From: Terry Therneau <therneau_at_mayo.edu>

Date: Thu, 31 Jan 2008 08:51:46 -0600 (CST)

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https://stat.ethz.ch/mailman/listinfo/r-help PLEASE do read the posting guide http://www.R-project.org/posting-guide.html and provide commented, minimal, self-contained, reproducible code. Received on Thu 31 Jan 2008 - 15:52:34 GMT

Date: Thu, 31 Jan 2008 08:51:46 -0600 (CST)

> The lines that I hoped to be the survival probabilities for each edtrt-group

*> adjusted for confounding by log(bili) are nearly identical to the KM-lines,
**> and they certainly don't appear adjusted for the very strong confounding by
**> log(bili). I'm not quite sure what they are, though.
*

Yes, survexp will fit direct adjusted curves (and also the Hakulinen and conditional methods). For your example, I would expect that the ordinary Kaplan-Meier curves for treatment 1 vs 2 should be almost identical to the adjusted curves for treatment 1 vs 2. The PBC data is from a randomized trial, the two treatment arms are (not surprisingly) very well balanced with respect to bilirubin values, and so adjusting for imbalance makes no real change. This is exactly what the survexp code that you gave does.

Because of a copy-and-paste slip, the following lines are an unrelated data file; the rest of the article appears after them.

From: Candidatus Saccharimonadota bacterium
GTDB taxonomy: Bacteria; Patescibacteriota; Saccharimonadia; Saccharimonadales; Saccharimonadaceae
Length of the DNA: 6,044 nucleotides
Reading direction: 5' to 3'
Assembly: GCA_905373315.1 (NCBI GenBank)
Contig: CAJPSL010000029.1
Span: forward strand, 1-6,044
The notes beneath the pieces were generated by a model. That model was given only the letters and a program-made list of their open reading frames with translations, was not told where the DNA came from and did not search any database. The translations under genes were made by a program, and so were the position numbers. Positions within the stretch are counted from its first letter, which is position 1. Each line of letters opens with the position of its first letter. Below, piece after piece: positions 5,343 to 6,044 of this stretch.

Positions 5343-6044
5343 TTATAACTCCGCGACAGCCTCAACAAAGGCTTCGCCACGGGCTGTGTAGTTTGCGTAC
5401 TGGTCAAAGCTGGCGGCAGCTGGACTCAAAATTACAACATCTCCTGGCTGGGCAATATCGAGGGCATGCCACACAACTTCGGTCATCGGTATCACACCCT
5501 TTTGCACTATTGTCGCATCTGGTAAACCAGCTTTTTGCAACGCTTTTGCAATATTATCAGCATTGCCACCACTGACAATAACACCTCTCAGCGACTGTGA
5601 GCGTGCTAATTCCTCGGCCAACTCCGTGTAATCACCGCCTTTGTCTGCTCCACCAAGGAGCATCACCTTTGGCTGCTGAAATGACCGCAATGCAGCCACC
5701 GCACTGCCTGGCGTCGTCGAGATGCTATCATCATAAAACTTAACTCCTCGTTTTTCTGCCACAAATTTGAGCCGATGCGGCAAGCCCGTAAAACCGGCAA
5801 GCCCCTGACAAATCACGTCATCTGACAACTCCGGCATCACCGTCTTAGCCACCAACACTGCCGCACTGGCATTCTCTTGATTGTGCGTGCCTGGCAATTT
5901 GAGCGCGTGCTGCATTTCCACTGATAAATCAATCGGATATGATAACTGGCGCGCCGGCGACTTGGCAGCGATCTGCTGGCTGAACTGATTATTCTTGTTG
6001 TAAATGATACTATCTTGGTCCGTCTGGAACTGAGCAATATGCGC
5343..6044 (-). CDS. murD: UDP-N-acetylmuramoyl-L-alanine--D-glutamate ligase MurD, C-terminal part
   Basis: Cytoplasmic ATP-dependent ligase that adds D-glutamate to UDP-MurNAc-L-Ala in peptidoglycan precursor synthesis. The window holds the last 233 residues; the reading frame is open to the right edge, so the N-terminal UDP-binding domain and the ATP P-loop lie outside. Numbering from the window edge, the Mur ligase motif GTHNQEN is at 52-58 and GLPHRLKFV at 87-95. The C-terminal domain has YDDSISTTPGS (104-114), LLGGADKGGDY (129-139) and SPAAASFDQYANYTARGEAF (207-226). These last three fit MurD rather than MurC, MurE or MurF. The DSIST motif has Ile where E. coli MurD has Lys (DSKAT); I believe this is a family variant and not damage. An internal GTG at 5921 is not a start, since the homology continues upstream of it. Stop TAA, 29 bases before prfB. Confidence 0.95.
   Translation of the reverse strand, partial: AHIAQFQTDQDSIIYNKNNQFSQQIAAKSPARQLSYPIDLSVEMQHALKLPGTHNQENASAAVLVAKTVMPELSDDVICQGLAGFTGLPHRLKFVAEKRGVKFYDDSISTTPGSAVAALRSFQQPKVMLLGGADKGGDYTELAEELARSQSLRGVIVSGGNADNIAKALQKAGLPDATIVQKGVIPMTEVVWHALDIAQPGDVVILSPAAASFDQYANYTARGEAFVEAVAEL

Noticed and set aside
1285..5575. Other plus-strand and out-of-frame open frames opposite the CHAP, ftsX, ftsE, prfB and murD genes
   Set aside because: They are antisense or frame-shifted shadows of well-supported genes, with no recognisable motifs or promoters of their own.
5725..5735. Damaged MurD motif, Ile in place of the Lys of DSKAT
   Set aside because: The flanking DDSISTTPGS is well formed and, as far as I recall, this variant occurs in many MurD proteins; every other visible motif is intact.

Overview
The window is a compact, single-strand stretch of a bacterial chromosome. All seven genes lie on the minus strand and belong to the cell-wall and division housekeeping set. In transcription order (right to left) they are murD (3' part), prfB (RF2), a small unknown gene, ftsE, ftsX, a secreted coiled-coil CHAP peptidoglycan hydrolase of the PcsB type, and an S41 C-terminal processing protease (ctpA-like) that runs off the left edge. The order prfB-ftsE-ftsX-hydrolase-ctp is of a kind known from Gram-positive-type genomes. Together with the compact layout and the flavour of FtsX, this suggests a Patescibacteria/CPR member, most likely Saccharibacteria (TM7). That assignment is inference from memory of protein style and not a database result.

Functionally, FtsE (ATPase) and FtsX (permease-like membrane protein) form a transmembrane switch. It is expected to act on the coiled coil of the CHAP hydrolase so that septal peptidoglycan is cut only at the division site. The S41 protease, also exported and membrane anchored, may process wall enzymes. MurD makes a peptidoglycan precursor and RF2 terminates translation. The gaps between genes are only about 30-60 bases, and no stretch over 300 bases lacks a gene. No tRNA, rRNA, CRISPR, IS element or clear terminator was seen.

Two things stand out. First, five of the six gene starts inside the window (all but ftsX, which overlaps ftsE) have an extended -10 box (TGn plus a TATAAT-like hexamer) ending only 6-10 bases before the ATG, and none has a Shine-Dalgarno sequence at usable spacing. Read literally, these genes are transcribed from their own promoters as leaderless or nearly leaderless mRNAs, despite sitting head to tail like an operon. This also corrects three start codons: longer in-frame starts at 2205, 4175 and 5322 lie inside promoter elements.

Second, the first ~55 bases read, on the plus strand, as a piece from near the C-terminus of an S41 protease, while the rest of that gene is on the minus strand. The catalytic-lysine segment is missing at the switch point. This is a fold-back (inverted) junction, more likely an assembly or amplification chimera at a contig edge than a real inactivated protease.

If you are expected the curves to change, then I guess I'm not sure what you mean by "strong confounding". Bilirubin is perhaps the most important clinical measure of severity for any of the cholestatic liver diseases, of which PBC is one; but being a strong predictor of mortality does not necessarily imply confounding.

Standard errors for the direct curve are daunting -- it is several pages of code in a Gail and Benichou (?) paper. I need to create an example for doing this with the bootstrap. One problem is the two sources of variation. The original Cox model's curves have variance of course, but do we consider the population of subjects being averaged over (for the DA curve) to be fixed or random?

For a long explanation of expected survival I would refer you to chapter 10 of Therneau and Grambsch, "Modeling Survival Data". One of the more confusing aspects is that things get re-discovered and renamed, the "direct adjusted survival" curve for instance is Ederer's method (1961) brought forward to a Cox model. The ideas are not hard, but it does take a whole chapter.

Terry Therneau

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https://stat.ethz.ch/mailman/listinfo/r-help PLEASE do read the posting guide http://www.R-project.org/posting-guide.html and provide commented, minimal, self-contained, reproducible code. Received on Thu 31 Jan 2008 - 15:52:34 GMT

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